Brad Setser

Brad Setser: Follow the Money

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Near-record growth in the custodial holdings at the Fed; ongoing angst about the dollar’s role as a reserve currency …

by Brad Setser
June 24, 2009

Central banks haven’t lost their appetite for Treasuries. At least not shorter-dated notes. John Jansen noted before yesterday’s 2-year auction “the central banks love that sector [of the curve].” And the auction result certainly didn’t give him cause to backtrack. Indirect bids — a proxy for central banks — snapped up close to 70% of the auction. Jansen again:

The Treasury sold $ 40 billion 2 year notes today and the bidding interest from central banks was frantic. The indirect category of bidding ( which the street holds is a proxy for central bank interest) took 68 percent of the total. That leaves about $ 13 billion for the rest of us.

Central banks also seem increasingly interested in five year notes. Indirect bids at today’s five year auction were quite high as well.*

Strong central bank demand for Treasuries shouldn’t be a real surprise. Reserve growth picked up in May: look at Korea, Taiwan, Russia and Hong Kong. There are even rumblings – based on the data that the PBoC puts out — that Chinese reserve growth picked up as well. The rise in reserve growth fits a long-standing pattern: emerging markets tend to add more to their reserves — and specifically their dollar reserves — when the euro is rising against the dollar. A fall in the dollar against the euro often indicates general pressure for the dollar to depreciate — pressure that some central banks resist (Supporting charts can be found at the end of a memo on the dollar that I wrote for the Council’s Center for Preventative Action).

And the Fed’s custodial holdings (securities that the New York Fed holds on behalf of foreign central banks) have been growing at a smart clip. Recent talk about a shift away from a dollar reserves by a few key countries actually coincided with a surge in the Fed’s custodial holdings. Over the last 13 weeks of data, central banks added $160 billion to their custodial accounts, with Treasuries accounting for all the increase.

frbny-mid-june-09-2

$160 billion a quarter is $640 billion annualized — a pace that if sustained would be a record. Of course, $640 billion in central bank purchases of Treasuries would still fall well short of meeting the US Treasuries financing need. The math only works if Americans also buy a lot of Treasuries. That is a change.

Still, most emerging economies seem to have concluded that the risks associated with holding too few dollar reserves exceed the risks of holding too many dollars. That doesn’t seem to have changed.

China may be in a different position, but it likely will find that scaling back its dollar exposure is hard so long as it wants to maintain a dollar peg …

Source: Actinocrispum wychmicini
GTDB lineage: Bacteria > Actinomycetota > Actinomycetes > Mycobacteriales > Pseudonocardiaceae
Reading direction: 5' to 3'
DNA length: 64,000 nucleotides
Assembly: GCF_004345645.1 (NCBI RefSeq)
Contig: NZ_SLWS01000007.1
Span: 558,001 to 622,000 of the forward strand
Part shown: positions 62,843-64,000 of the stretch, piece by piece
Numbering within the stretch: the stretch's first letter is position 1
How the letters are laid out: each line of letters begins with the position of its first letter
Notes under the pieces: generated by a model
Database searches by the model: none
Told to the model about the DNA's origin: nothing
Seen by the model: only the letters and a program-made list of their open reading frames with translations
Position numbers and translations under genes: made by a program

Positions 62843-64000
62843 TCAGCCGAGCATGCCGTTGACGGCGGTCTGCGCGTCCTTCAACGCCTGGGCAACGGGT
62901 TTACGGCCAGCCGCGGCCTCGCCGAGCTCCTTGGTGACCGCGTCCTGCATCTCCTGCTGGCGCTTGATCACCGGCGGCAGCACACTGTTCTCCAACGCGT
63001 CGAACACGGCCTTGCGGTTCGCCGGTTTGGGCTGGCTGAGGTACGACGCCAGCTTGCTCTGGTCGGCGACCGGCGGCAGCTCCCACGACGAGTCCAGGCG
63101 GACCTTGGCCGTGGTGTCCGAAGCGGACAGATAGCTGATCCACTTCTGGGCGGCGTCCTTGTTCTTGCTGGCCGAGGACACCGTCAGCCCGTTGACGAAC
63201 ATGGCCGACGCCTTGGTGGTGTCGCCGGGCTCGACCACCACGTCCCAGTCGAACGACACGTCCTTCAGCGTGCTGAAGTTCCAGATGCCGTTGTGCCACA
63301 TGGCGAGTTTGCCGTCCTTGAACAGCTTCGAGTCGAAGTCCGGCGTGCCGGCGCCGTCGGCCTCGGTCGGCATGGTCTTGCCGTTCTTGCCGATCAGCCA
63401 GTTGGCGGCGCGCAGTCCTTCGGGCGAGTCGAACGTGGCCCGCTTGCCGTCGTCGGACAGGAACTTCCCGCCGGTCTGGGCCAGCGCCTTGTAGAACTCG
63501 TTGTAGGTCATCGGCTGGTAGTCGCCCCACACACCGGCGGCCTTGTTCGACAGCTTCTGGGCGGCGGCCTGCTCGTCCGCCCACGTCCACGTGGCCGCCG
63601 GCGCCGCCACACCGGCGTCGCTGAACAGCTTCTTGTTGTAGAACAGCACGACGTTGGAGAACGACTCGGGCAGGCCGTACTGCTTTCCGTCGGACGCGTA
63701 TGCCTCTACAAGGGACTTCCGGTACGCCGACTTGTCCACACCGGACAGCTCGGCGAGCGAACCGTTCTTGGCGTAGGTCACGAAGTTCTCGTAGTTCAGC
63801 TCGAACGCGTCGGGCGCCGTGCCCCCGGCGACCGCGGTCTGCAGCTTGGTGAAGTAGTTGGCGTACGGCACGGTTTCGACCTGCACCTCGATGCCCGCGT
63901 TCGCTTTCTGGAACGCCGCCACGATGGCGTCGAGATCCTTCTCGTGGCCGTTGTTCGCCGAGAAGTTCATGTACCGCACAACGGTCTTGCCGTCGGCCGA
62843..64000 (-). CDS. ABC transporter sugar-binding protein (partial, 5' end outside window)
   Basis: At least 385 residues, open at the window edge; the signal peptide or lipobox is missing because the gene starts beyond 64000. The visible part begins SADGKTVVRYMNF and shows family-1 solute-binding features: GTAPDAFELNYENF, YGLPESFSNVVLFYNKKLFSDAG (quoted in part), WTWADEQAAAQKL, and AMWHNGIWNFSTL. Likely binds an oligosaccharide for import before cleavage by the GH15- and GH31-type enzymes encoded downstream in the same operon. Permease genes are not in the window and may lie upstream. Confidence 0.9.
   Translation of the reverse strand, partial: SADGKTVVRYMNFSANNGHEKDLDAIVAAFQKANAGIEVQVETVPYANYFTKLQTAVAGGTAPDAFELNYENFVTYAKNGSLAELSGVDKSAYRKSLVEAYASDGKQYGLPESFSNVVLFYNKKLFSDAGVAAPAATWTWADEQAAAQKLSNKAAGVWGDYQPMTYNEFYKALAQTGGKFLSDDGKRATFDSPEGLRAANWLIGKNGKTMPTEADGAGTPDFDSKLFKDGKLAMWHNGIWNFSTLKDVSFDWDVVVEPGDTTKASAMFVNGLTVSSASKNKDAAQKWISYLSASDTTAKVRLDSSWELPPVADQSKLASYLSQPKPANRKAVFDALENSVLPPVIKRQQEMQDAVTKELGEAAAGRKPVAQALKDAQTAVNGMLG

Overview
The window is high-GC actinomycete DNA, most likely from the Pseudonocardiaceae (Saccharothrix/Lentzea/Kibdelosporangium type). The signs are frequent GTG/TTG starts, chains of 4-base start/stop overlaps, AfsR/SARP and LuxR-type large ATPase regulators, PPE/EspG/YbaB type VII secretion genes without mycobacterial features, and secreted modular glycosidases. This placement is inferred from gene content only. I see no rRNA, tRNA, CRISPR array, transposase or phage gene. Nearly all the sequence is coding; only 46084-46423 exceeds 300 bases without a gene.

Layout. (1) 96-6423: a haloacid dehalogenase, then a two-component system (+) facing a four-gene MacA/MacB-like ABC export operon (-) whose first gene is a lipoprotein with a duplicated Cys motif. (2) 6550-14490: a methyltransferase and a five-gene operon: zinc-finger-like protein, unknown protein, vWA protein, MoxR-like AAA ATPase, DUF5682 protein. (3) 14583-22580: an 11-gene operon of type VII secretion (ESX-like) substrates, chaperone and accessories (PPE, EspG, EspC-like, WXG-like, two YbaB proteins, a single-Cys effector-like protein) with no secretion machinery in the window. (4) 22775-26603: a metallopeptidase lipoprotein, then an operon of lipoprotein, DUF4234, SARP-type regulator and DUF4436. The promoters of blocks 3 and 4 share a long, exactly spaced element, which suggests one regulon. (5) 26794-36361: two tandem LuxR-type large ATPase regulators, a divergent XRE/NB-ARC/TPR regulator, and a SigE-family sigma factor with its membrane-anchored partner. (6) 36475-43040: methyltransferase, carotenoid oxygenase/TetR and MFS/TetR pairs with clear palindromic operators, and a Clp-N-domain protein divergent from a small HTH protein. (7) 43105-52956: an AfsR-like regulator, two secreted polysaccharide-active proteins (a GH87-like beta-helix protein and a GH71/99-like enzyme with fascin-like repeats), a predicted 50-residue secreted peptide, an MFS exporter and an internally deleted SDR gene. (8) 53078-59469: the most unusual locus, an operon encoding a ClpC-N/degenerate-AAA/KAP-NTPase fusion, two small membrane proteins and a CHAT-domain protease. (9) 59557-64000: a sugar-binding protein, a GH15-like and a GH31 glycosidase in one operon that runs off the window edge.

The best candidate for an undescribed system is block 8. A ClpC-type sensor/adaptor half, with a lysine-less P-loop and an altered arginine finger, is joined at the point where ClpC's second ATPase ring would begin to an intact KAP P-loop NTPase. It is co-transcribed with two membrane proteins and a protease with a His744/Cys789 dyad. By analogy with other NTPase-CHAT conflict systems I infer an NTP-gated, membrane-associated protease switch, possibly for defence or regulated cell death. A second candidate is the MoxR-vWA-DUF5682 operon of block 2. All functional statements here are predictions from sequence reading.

The rise in the Fed’s custodial holdings isn’t a perfect indicator of dollar reserve growth. If a reserve manager pulls dollars out of a bank and invests the proceeds in Treasuries, that can show up as a rise in the Fed’s custodial holdings. A reserve manager that shifts a Treasury bond from a private custodian to the Fed can produce a similar result. Both no doubt happened last fall and early this winter. Conversely, central banks can — and do — hold Treasuries with private custodians. From mid 2005 to mid 2006 the rise in central banks holdings of Treasuries (according to the survey) exceeded the rise in the Fed’s custodial holdings.

But the Fed’s data is the best high-frequency data we have got. And if central banks reserves are up and the Fed’s custodial holdings are up, Occam’s razor suggests that central banks are adding to their dollar reserves.

That isn’t to say all is well so long as central banks are adding to their dollar reserves.

On one hand, there is a risk that a return to excessive reserve growth will keep the United States trade deficit from continuing to adjust. They could make it harder for exports to spur US growth. A depreciating dollar is once again producing a depreciating RMB.

And on the other, central bank reserve managers are a lot more comfortable holding short-term US notes than longer-term US notes. There consequently is a potentially a gap between what central bank reserve managers want to buy and what the US wants to issue. That is a more subtle version of the argument that central banks won’t finance the US deficit. Central banks might finance the deficit but not by buying the tenors the US really wants to sell.

Central banks could be clustered at the short-end of the curve because they fear that US inflation will rise — and they don’t want to be stuck with longer-term US bonds then. Or they could just worry that they will buy a bond that yields 3.5% only to see yields rise to 4.5%, producing a mark-to-market loss. Or it could just be a mechanical result of central banks aversion to the risk of any (mark-to-market or accounting) loss. More volatility means a high probability that a longer-term Treasury portfolio might lose value. That mechanically might lead some central banks to shorten the maturity of their holdings.

But there is a limit to how far central banks can go. Bills don’t produce any income, and most central banks need some income from their reserve portfolio. When the yield curve is steep, that generates pressure to hold something that has a slightly longer maturity. The two year note seems to be hitting central bank reserve managers’ sweet spot — and today’s auction suggests that central bank demand for somewhat longer tenors could be picking up as well.